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March 24, 2007

PRESS RELEASE: Brooklyn Eagle Discovers Gaps in Massive EDC Study

Excludes Key Documents Related To Alleged Underground Railroad Homes

BROOKLYN 3/23/07 – The Brooklyn Eagle published today important new information showing that the Economic Development Corportation (EDC) and AKRF failed to do its job in exploring the claims of the historical connection between Duffield Street and the Underground Railroad movement. The homes are slated for destruction by eminent domain as part of the Downtown Brooklyn redevelopment plan.

The EDC released a 500+ page report purporting to the an exhaustive exploration of the history of the Underground Railroad in Downtown Brooklyn, including contacts with the descendents of known Abolitionists who live there such as Paul Truesdell. The EDC report states "To Mr. Truesdell knowledge, there are no family oral traditions related to the Truesdell family's potential involvement in the Underground Railroad." (page S-23)

To quote the Daily Eagle at length (article, subscription required):

Despite records showing that Harriet and Thomas Truesdell, who lived there from 1851 to 1863, had a long history of activism in the abolitionist movement and entertained prominent abolitionists such as William Lloyd Garrison, the study found insufficient documentation proving that they actually helped African-Americans escape slavery.

But AKRF was made aware of documentation that could have been critical in proving that involvement, if it existed, according to Paul E. Truesdell, Jr., the great-grandson of Thomas Truesdell, who was contacted by AKRF for the study.

Paul, a retired chief hospital corpsman for the U.S. Navy living in Japan, told the Eagle, "I do have [Thomas Truesdell's] cash journal which covers the period June 1844 through January 1864.

"I have offered the journal to AKRF," he said, "but have had no response regarding this.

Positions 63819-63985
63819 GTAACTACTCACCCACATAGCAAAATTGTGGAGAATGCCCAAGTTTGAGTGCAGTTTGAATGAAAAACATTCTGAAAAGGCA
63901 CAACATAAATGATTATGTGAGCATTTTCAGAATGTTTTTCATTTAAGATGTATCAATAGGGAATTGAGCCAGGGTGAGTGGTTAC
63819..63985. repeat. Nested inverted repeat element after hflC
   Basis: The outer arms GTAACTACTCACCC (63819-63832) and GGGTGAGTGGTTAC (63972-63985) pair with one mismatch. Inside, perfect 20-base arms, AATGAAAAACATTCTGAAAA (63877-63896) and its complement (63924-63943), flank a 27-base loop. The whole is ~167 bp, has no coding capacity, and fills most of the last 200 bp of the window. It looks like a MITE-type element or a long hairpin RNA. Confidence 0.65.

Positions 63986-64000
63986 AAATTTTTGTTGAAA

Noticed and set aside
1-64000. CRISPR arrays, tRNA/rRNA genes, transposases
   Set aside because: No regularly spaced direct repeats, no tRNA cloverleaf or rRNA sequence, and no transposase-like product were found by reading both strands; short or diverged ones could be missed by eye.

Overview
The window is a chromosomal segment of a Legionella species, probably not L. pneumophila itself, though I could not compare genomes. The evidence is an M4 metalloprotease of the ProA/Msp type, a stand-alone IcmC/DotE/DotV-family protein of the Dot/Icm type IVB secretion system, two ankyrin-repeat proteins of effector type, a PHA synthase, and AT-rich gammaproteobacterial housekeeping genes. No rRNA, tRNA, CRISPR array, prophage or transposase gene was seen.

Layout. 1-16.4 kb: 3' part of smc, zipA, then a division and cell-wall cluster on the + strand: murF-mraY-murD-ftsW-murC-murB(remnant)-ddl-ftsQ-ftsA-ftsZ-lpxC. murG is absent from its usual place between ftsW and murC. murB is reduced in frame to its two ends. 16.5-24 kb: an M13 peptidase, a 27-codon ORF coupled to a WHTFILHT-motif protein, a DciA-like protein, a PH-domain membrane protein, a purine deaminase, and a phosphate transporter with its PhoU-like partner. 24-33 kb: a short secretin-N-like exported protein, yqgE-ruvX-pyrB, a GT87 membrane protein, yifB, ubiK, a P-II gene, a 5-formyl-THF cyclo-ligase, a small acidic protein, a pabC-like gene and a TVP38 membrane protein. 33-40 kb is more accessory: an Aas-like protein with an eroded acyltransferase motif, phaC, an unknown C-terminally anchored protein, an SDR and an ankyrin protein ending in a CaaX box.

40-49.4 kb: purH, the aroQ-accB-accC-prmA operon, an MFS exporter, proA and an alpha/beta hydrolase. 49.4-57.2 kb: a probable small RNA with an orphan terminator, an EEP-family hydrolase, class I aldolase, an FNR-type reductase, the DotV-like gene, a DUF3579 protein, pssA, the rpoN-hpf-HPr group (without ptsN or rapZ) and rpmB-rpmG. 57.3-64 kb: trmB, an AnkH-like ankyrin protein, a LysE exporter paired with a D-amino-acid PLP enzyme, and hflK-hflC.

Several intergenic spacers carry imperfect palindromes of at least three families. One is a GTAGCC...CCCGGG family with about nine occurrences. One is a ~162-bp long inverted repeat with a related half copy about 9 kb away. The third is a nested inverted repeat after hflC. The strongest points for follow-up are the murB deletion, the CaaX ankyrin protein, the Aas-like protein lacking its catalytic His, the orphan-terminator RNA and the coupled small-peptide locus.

The 12 expert panelists AKRF hired to review its research were not made aware that such documents existed, according to the six who were reached by the Eagle.

"I just can't believe that this document exists. I mean, literally this is the first time that I'm hearing about it," said Cheryl LaRoche, a professor at the University of Maryland who was hired as a peer review panelist because of her extensive research on the Underground Railroad. "To look over that to see if there are any names on it, or what this ledger is, would be extremely important."

"It just seems to indicate that they're hired not to find the truth, despite all the efforts that [AKRF] did put into producing this study," said panelist Jim Driscoll, a researcher for the Queens Historical Society who co-authored "Angels of Deliverance: The Underground Railroad in Queens, Long Island, and Beyond."

The EDC and AKRF, the private firm hired to do the research, was caught lying to the City Council in the summer of 2004. The EDC claimed that there was no historical evidence for the historical connection to the Underground Railroad, citing Christopher Moore of the Schomberg Center, among others. Moore later testified that he had not been consulted, forcing the EDC and AKRF to write another report.

The City Council will examine the issue again at a public hearing on April 11.
Where: City Hall
When: Wednesday April 11, 11am
Who: Landmarks Subcommittee

Posted by lumi at March 24, 2007 8:33 AM